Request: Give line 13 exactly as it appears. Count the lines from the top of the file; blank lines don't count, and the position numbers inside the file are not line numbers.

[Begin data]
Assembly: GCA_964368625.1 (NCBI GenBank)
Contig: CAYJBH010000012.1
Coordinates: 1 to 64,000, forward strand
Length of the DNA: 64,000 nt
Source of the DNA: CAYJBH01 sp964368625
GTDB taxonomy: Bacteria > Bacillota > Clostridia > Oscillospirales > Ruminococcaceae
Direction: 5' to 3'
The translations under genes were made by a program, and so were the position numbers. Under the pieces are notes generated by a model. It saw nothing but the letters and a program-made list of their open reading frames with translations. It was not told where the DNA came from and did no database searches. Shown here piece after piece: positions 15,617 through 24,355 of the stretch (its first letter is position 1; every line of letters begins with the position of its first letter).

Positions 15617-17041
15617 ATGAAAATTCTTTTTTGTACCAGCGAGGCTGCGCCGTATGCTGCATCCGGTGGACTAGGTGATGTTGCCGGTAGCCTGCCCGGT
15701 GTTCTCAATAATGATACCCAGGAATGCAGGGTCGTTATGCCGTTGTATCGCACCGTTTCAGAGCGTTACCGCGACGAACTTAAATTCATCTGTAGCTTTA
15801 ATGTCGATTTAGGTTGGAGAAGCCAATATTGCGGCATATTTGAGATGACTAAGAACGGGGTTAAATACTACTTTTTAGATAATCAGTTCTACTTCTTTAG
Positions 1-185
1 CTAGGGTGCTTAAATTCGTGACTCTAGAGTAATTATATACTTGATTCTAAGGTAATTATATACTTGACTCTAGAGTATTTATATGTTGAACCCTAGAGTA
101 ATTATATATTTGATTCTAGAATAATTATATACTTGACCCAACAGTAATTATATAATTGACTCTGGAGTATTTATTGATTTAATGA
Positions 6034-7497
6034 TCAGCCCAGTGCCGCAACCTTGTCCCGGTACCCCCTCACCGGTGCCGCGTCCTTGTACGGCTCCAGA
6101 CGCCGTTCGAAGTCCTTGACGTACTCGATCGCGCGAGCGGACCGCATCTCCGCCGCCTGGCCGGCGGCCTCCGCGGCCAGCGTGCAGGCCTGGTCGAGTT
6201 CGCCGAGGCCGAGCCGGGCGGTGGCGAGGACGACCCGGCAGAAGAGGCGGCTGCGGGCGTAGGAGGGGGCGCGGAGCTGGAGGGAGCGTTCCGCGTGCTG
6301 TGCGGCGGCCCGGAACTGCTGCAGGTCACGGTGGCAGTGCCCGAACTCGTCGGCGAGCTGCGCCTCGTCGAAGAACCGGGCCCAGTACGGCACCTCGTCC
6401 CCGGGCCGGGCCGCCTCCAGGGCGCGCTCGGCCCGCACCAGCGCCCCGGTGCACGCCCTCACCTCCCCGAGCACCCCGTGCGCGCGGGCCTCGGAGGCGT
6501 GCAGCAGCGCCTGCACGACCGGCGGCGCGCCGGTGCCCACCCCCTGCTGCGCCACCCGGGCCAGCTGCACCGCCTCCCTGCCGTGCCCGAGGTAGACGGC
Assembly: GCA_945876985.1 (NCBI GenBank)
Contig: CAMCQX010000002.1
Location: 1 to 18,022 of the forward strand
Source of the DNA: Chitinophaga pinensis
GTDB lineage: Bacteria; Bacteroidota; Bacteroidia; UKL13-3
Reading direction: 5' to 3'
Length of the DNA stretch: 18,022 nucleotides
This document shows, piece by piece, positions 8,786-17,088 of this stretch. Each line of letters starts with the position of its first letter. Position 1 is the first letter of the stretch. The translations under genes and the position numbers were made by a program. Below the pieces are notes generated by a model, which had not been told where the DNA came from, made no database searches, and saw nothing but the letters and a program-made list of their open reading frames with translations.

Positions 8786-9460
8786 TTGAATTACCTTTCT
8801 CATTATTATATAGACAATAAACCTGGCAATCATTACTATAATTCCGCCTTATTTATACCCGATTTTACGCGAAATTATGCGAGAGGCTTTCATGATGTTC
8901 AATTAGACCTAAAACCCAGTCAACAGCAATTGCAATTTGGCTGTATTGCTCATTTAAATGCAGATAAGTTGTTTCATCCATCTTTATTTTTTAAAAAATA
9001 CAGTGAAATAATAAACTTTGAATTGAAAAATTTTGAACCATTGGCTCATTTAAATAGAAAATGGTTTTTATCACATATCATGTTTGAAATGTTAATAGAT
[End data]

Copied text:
Positions 1-185